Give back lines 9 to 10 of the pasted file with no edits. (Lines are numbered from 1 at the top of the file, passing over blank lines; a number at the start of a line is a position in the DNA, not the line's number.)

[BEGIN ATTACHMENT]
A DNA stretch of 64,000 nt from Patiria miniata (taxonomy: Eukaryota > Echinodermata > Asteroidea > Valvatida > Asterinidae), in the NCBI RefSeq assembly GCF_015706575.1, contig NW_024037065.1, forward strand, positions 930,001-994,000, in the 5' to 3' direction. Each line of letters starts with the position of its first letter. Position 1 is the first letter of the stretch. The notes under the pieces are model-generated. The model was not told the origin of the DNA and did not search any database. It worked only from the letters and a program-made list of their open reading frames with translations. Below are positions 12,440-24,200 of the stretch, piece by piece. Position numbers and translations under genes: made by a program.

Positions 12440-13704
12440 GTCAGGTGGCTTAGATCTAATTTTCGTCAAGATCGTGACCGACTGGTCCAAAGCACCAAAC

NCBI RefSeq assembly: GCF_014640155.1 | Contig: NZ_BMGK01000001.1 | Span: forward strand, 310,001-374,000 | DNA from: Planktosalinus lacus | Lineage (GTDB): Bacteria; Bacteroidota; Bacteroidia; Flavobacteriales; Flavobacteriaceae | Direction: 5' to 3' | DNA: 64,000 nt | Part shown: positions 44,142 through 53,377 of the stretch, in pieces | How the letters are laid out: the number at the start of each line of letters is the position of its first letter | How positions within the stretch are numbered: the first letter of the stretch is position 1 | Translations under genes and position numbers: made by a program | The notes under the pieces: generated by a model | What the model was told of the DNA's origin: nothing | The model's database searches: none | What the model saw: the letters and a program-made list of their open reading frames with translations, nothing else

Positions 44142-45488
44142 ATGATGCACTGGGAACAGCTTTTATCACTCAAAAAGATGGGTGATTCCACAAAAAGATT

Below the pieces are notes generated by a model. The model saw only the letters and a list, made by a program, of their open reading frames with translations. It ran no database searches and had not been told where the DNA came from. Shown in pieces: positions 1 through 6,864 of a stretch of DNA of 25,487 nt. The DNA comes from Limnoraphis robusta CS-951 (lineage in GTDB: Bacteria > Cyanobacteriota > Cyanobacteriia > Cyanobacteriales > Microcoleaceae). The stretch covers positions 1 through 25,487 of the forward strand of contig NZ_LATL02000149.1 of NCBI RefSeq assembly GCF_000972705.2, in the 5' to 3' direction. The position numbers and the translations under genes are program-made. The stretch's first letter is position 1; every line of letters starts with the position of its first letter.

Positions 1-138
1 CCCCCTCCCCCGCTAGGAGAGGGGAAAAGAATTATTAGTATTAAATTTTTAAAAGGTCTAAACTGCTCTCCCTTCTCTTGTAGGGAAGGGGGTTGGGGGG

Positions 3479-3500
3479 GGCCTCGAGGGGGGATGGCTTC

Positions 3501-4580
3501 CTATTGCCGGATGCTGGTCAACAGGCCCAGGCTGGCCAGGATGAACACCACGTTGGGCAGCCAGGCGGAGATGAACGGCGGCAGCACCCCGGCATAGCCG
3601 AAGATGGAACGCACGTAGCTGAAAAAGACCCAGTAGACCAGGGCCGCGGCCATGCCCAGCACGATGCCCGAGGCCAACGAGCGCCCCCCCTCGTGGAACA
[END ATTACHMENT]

1 CCCCCTCCCCCGCTAGGAGAGGGGAAAAGAATTATTAGTATTAAATTTTTAAAAGGTCTAAACTGCTCTCCCTTCTCTTGTAGGGAAGGGGGTTGGGGGG

Positions 3479-3500